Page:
300 episodes

Where do brilliant ideas come from? And, is it possible to do great work under pressure every single day? The Accidental Creative podcast explores how to stay prolific, brilliant and healthy in life and work as a creative pro. Host Todd Henry (author of the books The Accidental Creative, Die Empty, Louder Than Words, Herding Tigers, and The Motivation Code) interviews artists, authors and business leaders, and offers tips for how to thrive in life and work. Listen in and join the conversation at AccidentalCreative.com.

The Accidental Creative with Todd Henry Todd Henry

    • Business
    • 4.5 • 469 Ratings

Where do brilliant ideas come from? And, is it possible to do great work under pressure every single day? The Accidental Creative podcast explores how to stay prolific, brilliant and healthy in life and work as a creative pro. Host Todd Henry (author of the books The Accidental Creative, Die Empty, Louder Than Words, Herding Tigers, and The Motivation Code) interviews artists, authors and business leaders, and offers tips for how to thrive in life and work. Listen in and join the conversation at AccidentalCreative.com.

    The Self-Employed Life (with Jeffrey Shaw)

    The Self-Employed Life (with Jeffrey Shaw)

    Have you ever considered launching out into your own business? If so, today is just for you. We have on the show http://jeffreyshaw.com/ (Jeffrey Shaw), author of The Self-Employed Life. We discuss everything from how to know when to make the leap to how to sustain yourself each day as a self-employed entrepreneur.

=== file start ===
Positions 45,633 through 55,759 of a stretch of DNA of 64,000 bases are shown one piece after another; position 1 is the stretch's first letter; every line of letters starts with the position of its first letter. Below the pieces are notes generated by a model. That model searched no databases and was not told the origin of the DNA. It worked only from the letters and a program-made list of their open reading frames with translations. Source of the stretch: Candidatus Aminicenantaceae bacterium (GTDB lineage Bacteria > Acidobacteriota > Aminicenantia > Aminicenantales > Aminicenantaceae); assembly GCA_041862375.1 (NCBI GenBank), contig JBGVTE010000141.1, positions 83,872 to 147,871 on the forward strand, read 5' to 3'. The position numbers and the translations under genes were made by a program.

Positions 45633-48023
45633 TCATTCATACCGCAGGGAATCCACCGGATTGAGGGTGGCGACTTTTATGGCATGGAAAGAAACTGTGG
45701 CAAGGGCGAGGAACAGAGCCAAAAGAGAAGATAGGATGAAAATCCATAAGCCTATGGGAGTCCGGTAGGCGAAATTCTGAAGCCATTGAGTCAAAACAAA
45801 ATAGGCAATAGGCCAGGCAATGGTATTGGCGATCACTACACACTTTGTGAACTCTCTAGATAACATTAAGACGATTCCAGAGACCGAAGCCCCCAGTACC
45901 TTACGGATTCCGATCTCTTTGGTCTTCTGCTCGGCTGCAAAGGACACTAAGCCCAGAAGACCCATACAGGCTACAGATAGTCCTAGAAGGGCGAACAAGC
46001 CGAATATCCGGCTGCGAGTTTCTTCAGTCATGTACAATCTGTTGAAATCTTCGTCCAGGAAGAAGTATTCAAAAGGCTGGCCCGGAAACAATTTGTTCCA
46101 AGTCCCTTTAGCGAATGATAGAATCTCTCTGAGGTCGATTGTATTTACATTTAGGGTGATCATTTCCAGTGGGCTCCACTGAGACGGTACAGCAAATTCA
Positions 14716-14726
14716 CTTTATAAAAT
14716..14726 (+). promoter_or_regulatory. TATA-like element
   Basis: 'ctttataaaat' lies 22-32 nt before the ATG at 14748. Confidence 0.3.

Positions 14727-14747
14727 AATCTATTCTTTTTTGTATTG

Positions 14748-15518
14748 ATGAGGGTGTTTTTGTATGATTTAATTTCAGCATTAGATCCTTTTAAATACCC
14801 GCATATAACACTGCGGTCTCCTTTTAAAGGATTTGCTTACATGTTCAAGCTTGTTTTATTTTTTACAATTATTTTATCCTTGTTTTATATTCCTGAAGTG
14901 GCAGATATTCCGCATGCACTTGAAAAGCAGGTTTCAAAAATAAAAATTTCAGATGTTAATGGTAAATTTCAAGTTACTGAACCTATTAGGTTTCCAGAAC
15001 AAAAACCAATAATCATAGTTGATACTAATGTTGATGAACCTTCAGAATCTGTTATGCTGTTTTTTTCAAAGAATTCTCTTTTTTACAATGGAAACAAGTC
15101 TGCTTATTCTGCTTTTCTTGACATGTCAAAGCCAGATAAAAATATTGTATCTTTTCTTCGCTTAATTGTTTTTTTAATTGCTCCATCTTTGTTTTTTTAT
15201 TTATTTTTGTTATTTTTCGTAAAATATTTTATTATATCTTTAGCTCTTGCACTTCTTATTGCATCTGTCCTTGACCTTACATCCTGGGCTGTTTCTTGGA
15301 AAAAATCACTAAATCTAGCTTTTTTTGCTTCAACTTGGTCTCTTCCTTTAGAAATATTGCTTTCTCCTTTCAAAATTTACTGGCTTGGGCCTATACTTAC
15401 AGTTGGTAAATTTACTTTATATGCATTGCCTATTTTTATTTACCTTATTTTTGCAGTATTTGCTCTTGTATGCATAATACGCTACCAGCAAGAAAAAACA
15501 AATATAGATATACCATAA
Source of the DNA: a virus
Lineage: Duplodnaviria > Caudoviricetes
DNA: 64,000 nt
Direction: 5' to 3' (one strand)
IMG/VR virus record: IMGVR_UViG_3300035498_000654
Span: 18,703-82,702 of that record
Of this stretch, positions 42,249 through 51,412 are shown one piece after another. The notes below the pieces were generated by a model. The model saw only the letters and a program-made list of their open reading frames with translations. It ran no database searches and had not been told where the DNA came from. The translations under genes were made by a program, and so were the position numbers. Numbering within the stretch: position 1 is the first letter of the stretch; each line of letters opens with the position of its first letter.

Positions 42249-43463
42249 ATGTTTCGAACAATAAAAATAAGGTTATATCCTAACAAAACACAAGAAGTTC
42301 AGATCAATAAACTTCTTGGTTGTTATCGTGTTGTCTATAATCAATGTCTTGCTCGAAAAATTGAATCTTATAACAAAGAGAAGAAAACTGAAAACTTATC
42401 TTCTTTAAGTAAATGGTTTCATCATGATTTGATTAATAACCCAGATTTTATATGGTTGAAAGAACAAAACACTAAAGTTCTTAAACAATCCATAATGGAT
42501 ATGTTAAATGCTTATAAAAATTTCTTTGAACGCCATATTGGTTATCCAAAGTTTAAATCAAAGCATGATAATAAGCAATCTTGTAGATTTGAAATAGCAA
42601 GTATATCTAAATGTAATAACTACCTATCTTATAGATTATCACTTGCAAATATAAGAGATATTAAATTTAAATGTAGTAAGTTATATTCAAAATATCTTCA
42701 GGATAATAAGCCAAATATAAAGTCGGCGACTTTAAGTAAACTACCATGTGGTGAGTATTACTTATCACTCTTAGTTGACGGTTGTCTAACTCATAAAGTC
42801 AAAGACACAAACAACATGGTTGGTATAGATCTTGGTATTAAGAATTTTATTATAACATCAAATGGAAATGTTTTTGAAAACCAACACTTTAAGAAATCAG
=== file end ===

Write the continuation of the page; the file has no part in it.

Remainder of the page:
This episode is sponsored by http://shopify.com/accidentalcreative (Shopify).

    • 29 min
    5 Qualities of Brave Leadership

    5 Qualities of Brave Leadership

    As I mentioned a few episodes ago, if I had to choose one gift to impart upon every person I meet – one master key that unlocks their potential – it would be bravery. We need radical bravery in our workplaces, our schools, our neighborhoods, and – God help us – in our politics. If more people committed to making brave choices daily, we would see stronger, more effective teams, less corruption, less unhealthy conflict, and more progress on the societal issues that truly matter.
    Organizations need leaders committed to cultivating a culture of bravery, and who themselves are making brave choices in the face of uncertainty. The marketplace needs more business owners who are willing to step up and do the right thing for their employees and their communities, even at the risk of personal cost. And, society needs more people to cultivate brave, empathetic relationships with people who think differently from them.